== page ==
Food insecurity is an unfortunate reality for many in Texas, with one in seven Texans not knowing where their next meal will come from. That includes Travis County, as the local food system struggles to provide easy access to steady, nutritional food for all its residents. That's why we're doing our part to spread awareness and help solve this challenge! Read on to learn more
Food Insecurity in Austin: The ChallengeJanuary 10, 2021
In 2018, 12.9% of Travis County residents experienced food insecurity, a figure that is estimated to have risen to 16.9% in 2020.
Food insecurity is an unfortunate reality for many in Texas, with one in seven Texans living with this experience. That includes Travis County, as the local food system struggles to provide easy access to steady, nutritional food for all its residents. In 2018, 12.9% of county residents experienced food insecurity, a figure that is estimated to have risen to 16.9% in 2020. The increase reflects the effects of the COVID-19 pandemic on vulnerable populations across the country, reversing decades of previous progress, exacerbating the underlying problems fueling food insecurity, and making efforts at addressing the problem as critical as ever.
Several factors contribute to the Austin area’s food insecurity problem - Austin’s Office of Sustainability State of the Food System Report for 2018 outlined four major ones: (1) limited availability of fresh, nutritious food, (2) affordability of fresh produce, (3) lack of awareness around food assistance programs like SNAP, and (4) difficulty of access / transportation.
The challenge of availability is encapsulated by the notion of “food deserts,” areas where grocery stores are few and far between. This can lead Austin residents to rely on convenience stores or restaurants for meals, where fresh, healthy food may not be on offer. And even if residents are aware of where they can purchase food for a healthy, sustainable life, they may face challenges in getting there.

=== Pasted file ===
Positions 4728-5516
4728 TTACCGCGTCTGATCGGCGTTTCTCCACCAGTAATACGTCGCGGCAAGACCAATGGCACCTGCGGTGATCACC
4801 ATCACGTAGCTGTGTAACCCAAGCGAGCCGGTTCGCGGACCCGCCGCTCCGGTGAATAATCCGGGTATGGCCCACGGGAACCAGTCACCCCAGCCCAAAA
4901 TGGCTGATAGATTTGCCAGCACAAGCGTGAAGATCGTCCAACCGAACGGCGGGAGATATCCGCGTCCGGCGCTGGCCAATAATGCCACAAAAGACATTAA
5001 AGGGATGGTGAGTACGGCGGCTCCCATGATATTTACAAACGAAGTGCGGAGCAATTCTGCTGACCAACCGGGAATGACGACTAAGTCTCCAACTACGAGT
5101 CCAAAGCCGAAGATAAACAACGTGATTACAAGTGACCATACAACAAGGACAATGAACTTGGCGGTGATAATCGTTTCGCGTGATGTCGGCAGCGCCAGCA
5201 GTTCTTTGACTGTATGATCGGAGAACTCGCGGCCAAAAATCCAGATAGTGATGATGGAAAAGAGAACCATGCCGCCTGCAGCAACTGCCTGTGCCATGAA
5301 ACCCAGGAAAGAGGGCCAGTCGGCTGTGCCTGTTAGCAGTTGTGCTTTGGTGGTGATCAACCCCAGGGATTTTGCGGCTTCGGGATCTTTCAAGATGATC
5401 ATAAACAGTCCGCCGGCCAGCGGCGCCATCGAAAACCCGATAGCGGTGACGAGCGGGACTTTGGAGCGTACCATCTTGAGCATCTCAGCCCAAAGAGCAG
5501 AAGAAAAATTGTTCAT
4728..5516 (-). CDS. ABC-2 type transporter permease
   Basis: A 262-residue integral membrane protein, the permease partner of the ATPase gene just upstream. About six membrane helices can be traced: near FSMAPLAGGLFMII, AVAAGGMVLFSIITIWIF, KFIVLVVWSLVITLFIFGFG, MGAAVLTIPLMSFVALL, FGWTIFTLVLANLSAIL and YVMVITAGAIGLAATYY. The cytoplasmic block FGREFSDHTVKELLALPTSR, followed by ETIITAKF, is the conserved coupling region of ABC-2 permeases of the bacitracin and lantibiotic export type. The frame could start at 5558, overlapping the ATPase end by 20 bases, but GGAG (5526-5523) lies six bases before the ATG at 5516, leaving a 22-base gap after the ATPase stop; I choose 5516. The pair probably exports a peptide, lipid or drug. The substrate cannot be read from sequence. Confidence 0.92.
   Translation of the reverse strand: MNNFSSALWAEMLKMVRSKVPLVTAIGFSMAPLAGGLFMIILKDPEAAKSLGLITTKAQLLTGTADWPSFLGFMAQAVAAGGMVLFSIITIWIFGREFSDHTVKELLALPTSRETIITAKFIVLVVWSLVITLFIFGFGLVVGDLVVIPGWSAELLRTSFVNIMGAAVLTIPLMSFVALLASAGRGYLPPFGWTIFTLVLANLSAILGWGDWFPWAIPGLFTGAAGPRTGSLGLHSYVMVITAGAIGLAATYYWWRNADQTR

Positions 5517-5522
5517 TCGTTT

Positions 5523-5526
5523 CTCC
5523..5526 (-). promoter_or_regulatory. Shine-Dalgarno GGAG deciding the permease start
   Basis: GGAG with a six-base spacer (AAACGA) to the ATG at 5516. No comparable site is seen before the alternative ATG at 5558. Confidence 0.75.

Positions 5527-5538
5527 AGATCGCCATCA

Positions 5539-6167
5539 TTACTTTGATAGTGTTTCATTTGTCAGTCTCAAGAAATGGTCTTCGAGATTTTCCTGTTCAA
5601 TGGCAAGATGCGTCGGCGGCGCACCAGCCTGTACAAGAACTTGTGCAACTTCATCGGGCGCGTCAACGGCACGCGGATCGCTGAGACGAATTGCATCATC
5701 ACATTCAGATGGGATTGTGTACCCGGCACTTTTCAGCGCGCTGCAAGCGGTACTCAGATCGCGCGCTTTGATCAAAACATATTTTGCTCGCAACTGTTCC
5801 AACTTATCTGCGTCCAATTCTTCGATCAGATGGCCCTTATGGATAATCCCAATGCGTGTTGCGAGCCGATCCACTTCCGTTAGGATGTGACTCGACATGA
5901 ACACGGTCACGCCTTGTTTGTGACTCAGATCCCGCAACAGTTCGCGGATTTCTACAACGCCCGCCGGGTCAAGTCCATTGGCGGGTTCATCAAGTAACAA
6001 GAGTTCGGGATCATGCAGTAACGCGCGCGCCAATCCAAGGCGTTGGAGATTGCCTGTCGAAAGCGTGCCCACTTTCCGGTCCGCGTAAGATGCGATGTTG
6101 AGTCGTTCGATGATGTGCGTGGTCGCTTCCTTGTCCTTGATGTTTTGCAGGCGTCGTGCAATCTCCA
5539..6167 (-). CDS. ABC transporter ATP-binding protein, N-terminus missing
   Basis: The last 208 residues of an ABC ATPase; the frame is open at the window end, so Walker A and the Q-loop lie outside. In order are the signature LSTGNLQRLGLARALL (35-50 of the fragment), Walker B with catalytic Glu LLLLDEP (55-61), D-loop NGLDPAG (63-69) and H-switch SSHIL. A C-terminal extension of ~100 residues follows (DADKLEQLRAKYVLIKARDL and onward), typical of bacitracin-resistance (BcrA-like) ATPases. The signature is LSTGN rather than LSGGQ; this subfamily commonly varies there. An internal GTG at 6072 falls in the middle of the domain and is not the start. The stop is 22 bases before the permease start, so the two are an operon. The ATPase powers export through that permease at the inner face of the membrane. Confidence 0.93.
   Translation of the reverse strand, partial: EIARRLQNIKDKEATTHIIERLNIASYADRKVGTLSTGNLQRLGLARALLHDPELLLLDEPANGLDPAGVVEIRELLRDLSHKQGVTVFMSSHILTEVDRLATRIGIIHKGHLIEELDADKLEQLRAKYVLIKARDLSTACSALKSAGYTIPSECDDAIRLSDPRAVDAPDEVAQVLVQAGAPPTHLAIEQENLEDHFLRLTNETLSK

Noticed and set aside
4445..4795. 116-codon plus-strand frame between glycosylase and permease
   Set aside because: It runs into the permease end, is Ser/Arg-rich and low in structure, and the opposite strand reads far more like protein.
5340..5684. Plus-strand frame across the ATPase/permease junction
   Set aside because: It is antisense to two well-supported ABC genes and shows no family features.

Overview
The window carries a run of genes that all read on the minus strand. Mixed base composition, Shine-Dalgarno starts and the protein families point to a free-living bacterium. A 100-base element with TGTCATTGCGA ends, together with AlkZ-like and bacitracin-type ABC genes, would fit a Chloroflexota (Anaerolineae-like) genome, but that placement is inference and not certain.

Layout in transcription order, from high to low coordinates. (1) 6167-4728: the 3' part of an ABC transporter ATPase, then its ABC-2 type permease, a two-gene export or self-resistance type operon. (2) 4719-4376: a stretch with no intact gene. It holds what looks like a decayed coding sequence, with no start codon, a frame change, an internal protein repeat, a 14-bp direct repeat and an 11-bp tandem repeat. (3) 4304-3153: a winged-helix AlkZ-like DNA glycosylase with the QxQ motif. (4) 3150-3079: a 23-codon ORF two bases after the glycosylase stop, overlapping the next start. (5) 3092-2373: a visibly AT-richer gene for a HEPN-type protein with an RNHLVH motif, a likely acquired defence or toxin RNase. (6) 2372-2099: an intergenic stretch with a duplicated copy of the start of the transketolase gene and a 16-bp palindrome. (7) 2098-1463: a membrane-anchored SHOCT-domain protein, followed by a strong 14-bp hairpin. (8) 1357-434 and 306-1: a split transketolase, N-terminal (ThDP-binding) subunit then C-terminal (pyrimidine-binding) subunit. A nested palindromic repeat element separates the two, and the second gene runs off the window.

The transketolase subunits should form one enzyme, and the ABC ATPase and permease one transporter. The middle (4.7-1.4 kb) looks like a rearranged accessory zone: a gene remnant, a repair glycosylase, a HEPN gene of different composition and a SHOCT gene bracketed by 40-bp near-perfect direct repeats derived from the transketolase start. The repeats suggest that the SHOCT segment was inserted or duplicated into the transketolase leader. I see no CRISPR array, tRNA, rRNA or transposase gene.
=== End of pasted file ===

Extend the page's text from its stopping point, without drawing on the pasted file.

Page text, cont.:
Even with a car, easy access is not guaranteed - residents of Travis County expressed that the time-consuming nature of getting to healthy food is a barrier for them.
Transportation can be costly, limited and inefficient, and Travis County has limited public transit options to offer residents who do not have their own personal vehicle or form of transport. Even with a car, easy access is not guaranteed - residents of Travis County expressed that the time-consuming nature of getting to healthy food is a barrier for them. Good Apple aims to solve this problem by delivering boxes of fresh produce directly to people’s homes (a contact-free delivery process), eliminating the burden on residents of finding and accessing the food themselves.
Another major component of eliminating food insecurity is making healthy food affordable. Austin is a city that has experienced rapid growth in recent years, which has been further accelerated during the pandemic as urbanites from larger cities like New York and San Francisco have relocated. As the cost of living rises, and major affordability increases in areas like housing and transportation eat into lower-income Austinites’ budgets, less money is available for nutritious, healthy foods if this food is not offered at the right price. Good Apple was established with this challenge in mind, delivering qualifying individuals completely free boxes for every that is sold to a paying subscriber.
Each of these factors alone is a problem, but together fuel the complex and unfortunate situation of food insecurity.
The final component of the Sustainability’s Office report also noted that residents may not be aware of programs, initiatives, and funding available to them to help. Each of these factors alone is a problem, but together fuel the complex and unfortunate situation of food insecurity.
Food insecurity has long-term negative consequences both mentally and physically for those suffering from it. Higher rates of mental health issues like depression and physical outcomes like chronic disease, asthma, and obesity (effects that are particularly detrimental for children in food-insecure households). With these clear negative outcomes, efforts have been taken to address the issue in Travis County, including the Healthy Corners Store and Mobile Markets as part of the overall Fresh for Less initiative by the City of Austin.
While there is quite a bit more to do, we see Good Apple as one meaningful component of combating an issue that needs to be a major focus of the Austin community, so that we can all lead happy, healthy lives.